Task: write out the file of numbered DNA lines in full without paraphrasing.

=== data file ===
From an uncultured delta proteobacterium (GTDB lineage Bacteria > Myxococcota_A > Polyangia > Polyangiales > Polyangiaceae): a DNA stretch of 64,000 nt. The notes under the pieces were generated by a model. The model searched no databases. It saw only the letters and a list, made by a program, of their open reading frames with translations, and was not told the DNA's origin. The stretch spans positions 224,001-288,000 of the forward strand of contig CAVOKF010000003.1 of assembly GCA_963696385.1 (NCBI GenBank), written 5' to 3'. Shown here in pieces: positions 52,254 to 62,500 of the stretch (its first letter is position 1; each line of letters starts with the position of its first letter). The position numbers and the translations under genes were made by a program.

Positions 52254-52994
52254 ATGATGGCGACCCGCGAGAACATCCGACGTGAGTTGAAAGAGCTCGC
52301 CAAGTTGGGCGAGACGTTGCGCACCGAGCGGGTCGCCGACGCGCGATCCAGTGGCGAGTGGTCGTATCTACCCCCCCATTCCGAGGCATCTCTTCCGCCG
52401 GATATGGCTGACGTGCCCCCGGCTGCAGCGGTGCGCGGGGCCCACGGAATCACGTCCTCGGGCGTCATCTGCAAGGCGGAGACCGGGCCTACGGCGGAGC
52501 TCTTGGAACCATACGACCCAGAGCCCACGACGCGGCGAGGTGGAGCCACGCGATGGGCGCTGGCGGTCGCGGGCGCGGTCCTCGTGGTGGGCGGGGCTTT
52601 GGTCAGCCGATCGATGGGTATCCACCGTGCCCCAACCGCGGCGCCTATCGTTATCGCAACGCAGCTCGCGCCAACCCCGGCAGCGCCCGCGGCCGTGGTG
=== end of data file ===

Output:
From an uncultured delta proteobacterium (GTDB lineage Bacteria > Myxococcota_A > Polyangia > Polyangiales > Polyangiaceae): a DNA stretch of 64,000 nt. The notes under the pieces were generated by a model. The model searched no databases. It saw only the letters and a list, made by a program, of their open reading frames with translations, and was not told the DNA's origin. The stretch spans positions 224,001-288,000 of the forward strand of contig CAVOKF010000003.1 of assembly GCA_963696385.1 (NCBI GenBank), written 5' to 3'. Shown here in pieces: positions 52,254 to 62,500 of the stretch (its first letter is position 1; each line of letters starts with the position of its first letter). The position numbers and the translations under genes were made by a program.

Positions 52254-52994
52254 ATGATGGCGACCCGCGAGAACATCCGACGTGAGTTGAAAGAGCTCGC
52301 CAAGTTGGGCGAGACGTTGCGCACCGAGCGGGTCGCCGACGCGCGATCCAGTGGCGAGTGGTCGTATCTACCCCCCCATTCCGAGGCATCTCTTCCGCCG
52401 GATATGGCTGACGTGCCCCCGGCTGCAGCGGTGCGCGGGGCCCACGGAATCACGTCCTCGGGCGTCATCTGCAAGGCGGAGACCGGGCCTACGGCGGAGC
52501 TCTTGGAACCATACGACCCAGAGCCCACGACGCGGCGAGGTGGAGCCACGCGATGGGCGCTGGCGGTCGCGGGCGCGGTCCTCGTGGTGGGCGGGGCTTT
52601 GGTCAGCCGATCGATGGGTATCCACCGTGCCCCAACCGCGGCGCCTATCGTTATCGCAACGCAGCTCGCGCCAACCCCGGCAGCGCCCGCGGCCGTGGTG